Chote Nawab, Saif Ali Khan, has always played urbane roles except for ‘Langda Tyagi’ in ‘Omkara’. Hence it was a pleasant surprise to see him essaying a Dalit student leader’s role in Prakash Jha’s ‘Aarakshan’. He even learnt Sanskrit for this role which sees him take on his college principal, played by Amitabh Bachchan. Sandeep Hattangadi talks to him about his newest film and his take on reservations.
What is your take on the reservation policy?
I have changed my perception. Initially, I was not in favor of having somebody who has become a doctor under the quota system to operate on my brain in a possible accident scenario, but after working in this film, I’ve realized that there are large numbers of Indians who just don’t get any opportunity and need a helping hand and it’s not that they become doctors straight away; they also have to give an exam like everybody else. Also there are large scale malpractices by the open category students as well, there is corruption on both sides. So I now favor reservations but how much quantum and how it to be implemented is something that needs a serious debate.
Can we see you entering politics?
I can’t stand politics and politicians. I think it’s quite difficult to govern a big and complex country like ours and keep everybody happy. Some kind of extreme measures are needed for which I don’t have the skills for that I am quite happy where I am, where we don’t need dirty games.
Do you follow political developments?
Not as seriously as I would before.
This role is so different from your suave conventional avatar?
Yes, that’ what an actor’s job is – to essay roles which are completely different from his/her personality. Having said that I still regard this is as my most challenging role for you. I didn’t have to just mouth the dialogues but actually internalize the character and emote with my eyes. The costumes and the moustache also creates the right ambience for me to get my point through.
How was Prakash Jha’s direction?
Having someone like Prakash Ji really helped. I had detailed discussions with him before shooting on all the aspects of the issue (history of reservation, classless society), so I could get into the skin of the character and the underlying issue i.e. commercialization of education. Being an old school actor, a method actor,I want to be fully ready when I get on sets. I also respect Prakash ji for he makes film on issues which target the heartland of Indian society. Most film makers including myself (‘Agent Vinod’ and ‘Race 2) work in projects which have more of a western touch. It is refreshing to play a totally small town Indian character. By also shooting in a place like Bhopal we also get the pulse of the real India.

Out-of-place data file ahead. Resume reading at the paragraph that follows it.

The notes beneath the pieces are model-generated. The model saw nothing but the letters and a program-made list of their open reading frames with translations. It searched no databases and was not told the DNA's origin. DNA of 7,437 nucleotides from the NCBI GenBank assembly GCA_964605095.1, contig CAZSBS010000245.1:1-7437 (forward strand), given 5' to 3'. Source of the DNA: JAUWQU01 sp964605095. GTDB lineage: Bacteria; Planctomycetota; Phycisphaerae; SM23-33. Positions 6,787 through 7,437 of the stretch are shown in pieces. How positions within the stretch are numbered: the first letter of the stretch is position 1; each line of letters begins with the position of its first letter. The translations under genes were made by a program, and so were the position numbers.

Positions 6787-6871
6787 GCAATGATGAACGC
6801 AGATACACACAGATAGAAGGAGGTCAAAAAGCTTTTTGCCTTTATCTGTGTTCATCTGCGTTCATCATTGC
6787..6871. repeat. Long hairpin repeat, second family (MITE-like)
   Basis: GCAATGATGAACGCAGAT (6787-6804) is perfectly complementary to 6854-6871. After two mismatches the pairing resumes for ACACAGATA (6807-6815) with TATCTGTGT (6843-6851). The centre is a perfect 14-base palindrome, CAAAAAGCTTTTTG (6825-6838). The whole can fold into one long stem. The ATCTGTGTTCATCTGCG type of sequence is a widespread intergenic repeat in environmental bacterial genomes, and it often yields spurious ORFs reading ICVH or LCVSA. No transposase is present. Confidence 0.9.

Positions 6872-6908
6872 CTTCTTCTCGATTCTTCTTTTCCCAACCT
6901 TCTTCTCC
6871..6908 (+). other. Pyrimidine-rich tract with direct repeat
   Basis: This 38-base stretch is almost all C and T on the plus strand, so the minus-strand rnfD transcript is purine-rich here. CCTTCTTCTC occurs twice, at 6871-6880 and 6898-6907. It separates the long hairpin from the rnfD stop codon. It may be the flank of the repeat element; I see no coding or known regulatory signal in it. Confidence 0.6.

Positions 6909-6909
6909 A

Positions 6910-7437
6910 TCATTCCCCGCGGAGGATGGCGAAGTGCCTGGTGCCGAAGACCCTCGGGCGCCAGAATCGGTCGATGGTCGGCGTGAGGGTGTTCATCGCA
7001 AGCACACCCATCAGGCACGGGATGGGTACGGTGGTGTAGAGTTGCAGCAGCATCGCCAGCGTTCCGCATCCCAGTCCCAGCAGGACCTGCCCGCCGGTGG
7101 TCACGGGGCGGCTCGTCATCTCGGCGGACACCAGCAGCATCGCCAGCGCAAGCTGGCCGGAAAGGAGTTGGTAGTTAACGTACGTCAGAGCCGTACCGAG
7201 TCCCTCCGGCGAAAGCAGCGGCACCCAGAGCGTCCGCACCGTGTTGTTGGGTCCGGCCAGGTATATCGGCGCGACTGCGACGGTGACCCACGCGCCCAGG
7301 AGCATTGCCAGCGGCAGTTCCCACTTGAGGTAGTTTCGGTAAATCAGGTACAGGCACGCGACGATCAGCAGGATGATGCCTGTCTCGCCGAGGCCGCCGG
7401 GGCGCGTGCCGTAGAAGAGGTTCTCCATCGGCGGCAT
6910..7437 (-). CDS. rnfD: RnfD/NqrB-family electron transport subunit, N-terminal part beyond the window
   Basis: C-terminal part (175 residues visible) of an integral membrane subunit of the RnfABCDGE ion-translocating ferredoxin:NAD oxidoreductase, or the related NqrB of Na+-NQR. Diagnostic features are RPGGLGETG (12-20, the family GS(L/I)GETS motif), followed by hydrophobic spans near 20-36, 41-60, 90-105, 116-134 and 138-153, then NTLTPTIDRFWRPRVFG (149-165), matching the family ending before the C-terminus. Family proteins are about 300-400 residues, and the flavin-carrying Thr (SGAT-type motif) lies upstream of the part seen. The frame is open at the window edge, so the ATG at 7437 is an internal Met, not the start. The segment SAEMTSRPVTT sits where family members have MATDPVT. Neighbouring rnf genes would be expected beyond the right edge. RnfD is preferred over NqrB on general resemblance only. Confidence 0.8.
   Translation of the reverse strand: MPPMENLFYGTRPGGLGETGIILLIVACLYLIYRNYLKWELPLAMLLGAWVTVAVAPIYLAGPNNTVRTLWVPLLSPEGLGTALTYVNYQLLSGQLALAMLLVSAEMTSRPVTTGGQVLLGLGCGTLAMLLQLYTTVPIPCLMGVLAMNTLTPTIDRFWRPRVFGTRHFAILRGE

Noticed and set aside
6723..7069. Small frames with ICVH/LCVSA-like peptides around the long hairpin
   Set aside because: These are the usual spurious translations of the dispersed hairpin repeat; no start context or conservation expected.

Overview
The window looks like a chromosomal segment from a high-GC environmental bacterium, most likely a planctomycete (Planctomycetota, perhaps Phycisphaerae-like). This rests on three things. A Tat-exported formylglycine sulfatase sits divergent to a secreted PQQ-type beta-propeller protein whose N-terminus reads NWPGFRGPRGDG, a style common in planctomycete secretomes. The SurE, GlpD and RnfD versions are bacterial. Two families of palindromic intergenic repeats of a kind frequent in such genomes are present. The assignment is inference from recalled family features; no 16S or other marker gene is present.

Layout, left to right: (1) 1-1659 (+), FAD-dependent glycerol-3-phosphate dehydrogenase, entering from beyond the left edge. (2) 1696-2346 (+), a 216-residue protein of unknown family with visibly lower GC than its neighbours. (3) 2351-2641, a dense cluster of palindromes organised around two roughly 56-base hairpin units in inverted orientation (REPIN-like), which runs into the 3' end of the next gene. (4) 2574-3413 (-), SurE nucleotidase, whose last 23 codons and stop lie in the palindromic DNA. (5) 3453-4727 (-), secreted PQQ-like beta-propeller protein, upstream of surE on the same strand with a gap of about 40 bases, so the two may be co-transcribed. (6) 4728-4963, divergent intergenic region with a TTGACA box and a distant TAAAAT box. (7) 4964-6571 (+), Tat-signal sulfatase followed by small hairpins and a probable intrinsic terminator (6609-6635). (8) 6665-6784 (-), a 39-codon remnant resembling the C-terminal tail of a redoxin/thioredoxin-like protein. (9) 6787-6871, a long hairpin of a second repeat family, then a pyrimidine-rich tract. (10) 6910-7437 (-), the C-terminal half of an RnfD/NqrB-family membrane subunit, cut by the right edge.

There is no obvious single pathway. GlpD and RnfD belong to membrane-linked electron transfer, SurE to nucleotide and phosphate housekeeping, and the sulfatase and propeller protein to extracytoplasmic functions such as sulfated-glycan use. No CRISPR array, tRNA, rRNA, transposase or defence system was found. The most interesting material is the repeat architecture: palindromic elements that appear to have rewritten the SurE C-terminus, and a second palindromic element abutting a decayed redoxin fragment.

How was Prakashji on the sets?
He was a real task master (smiles), he lovingly called anyone who would goof on the sets ‘Gadha’.
What have you to say about your on-screen chemistry with Deepika Padukone?
Sometimes even real life equation doesn’t work on screen. It is the story which matters. Deepika and I will be working on 2 more films after Aarakshan, first is Race 2 then is my untitled home production. So when we work together in some many projects at the same time the challenge is how to look different in each outing. But here it was quite easy as the role was not your run of the mill stuff to begin with.
What’s next on the anvil?
I have started pre-production for the first zany zombie comedy ‘Going Goa Gone’ under my Illuminati Films Production banner directed by Raj D.K. and Krishna Nidimoru of ‘99’ and ‘Shor-In the City’ fame which will introduce a new girl and will entirely be shot in exotic foreign locales and Goa with a foreign technical unit.
The ‘chote nawab’ is a ‘tiger’ like his father and doesn’t think twice before following his heart.